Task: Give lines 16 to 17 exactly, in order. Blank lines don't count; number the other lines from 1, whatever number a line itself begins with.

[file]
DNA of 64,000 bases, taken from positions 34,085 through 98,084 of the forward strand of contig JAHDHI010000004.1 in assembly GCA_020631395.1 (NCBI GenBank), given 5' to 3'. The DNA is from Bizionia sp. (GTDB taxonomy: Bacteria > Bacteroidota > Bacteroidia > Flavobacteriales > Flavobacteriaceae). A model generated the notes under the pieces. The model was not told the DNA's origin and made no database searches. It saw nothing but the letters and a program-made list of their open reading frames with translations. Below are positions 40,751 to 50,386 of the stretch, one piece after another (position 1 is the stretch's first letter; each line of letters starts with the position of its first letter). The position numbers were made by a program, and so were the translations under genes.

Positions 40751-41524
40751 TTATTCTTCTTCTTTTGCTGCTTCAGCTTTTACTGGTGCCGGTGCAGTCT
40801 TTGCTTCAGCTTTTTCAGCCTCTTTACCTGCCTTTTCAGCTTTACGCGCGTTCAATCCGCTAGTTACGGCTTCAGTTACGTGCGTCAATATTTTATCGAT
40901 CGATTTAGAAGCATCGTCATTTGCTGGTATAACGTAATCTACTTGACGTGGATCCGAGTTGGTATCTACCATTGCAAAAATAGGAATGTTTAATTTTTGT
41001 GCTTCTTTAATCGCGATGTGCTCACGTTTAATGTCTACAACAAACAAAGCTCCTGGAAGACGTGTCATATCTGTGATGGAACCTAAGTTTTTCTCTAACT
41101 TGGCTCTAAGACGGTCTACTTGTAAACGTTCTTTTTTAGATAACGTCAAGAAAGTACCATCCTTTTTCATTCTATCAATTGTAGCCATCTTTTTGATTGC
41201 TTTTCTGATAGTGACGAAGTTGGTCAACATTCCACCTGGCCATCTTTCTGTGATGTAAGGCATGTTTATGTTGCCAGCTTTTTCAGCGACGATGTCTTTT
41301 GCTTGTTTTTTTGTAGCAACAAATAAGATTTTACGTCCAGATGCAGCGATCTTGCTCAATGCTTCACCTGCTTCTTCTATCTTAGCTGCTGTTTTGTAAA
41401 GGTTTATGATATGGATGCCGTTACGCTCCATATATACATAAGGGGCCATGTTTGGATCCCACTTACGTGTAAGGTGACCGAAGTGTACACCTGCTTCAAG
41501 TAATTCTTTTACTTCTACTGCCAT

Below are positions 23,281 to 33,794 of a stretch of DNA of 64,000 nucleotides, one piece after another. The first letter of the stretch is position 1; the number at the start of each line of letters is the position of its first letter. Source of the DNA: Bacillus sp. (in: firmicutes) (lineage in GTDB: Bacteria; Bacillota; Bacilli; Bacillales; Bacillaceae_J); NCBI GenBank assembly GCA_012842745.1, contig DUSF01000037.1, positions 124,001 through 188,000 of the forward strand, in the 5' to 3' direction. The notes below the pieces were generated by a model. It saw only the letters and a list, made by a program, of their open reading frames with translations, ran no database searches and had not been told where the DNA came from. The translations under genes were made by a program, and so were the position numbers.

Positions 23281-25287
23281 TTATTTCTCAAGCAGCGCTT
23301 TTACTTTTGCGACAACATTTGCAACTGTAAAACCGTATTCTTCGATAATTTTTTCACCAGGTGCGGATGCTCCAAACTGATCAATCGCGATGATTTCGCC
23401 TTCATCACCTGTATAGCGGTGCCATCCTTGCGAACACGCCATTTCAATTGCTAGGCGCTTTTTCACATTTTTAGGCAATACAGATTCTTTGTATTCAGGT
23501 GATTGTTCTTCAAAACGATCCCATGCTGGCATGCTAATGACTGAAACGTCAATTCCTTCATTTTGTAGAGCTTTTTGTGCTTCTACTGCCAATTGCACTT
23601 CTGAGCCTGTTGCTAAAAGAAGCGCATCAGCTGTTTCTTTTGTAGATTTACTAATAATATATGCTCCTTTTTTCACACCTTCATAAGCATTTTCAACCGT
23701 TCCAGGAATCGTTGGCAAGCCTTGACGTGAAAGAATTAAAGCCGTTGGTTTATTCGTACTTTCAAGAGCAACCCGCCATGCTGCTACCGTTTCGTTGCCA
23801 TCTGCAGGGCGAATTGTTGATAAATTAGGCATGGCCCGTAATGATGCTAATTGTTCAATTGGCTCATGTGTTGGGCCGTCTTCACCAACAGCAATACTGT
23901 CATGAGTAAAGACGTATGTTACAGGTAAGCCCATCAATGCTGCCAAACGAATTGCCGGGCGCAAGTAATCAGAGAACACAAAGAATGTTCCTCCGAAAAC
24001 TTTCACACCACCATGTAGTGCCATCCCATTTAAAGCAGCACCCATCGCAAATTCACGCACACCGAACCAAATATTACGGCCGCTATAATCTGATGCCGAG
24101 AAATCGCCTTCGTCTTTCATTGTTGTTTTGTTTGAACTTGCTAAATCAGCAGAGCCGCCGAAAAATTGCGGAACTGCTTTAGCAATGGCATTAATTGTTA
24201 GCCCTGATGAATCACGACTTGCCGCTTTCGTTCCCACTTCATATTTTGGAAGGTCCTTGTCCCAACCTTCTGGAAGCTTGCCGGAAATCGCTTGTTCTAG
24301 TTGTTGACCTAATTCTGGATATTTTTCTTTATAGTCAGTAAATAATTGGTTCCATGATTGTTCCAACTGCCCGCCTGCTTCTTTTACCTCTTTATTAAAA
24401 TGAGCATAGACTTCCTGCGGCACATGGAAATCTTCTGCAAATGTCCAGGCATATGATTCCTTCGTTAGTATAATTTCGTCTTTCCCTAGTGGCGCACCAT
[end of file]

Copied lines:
23401 TTCATCACCTGTATAGCGGTGCCATCCTTGCGAACACGCCATTTCAATTGCTAGGCGCTTTTTCACATTTTTAGGCAATACAGATTCTTTGTATTCAGGT
23501 GATTGTTCTTCAAAACGATCCCATGCTGGCATGCTAATGACTGAAACGTCAATTCCTTCATTTTGTAGAGCTTTTTGTGCTTCTACTGCCAATTGCACTT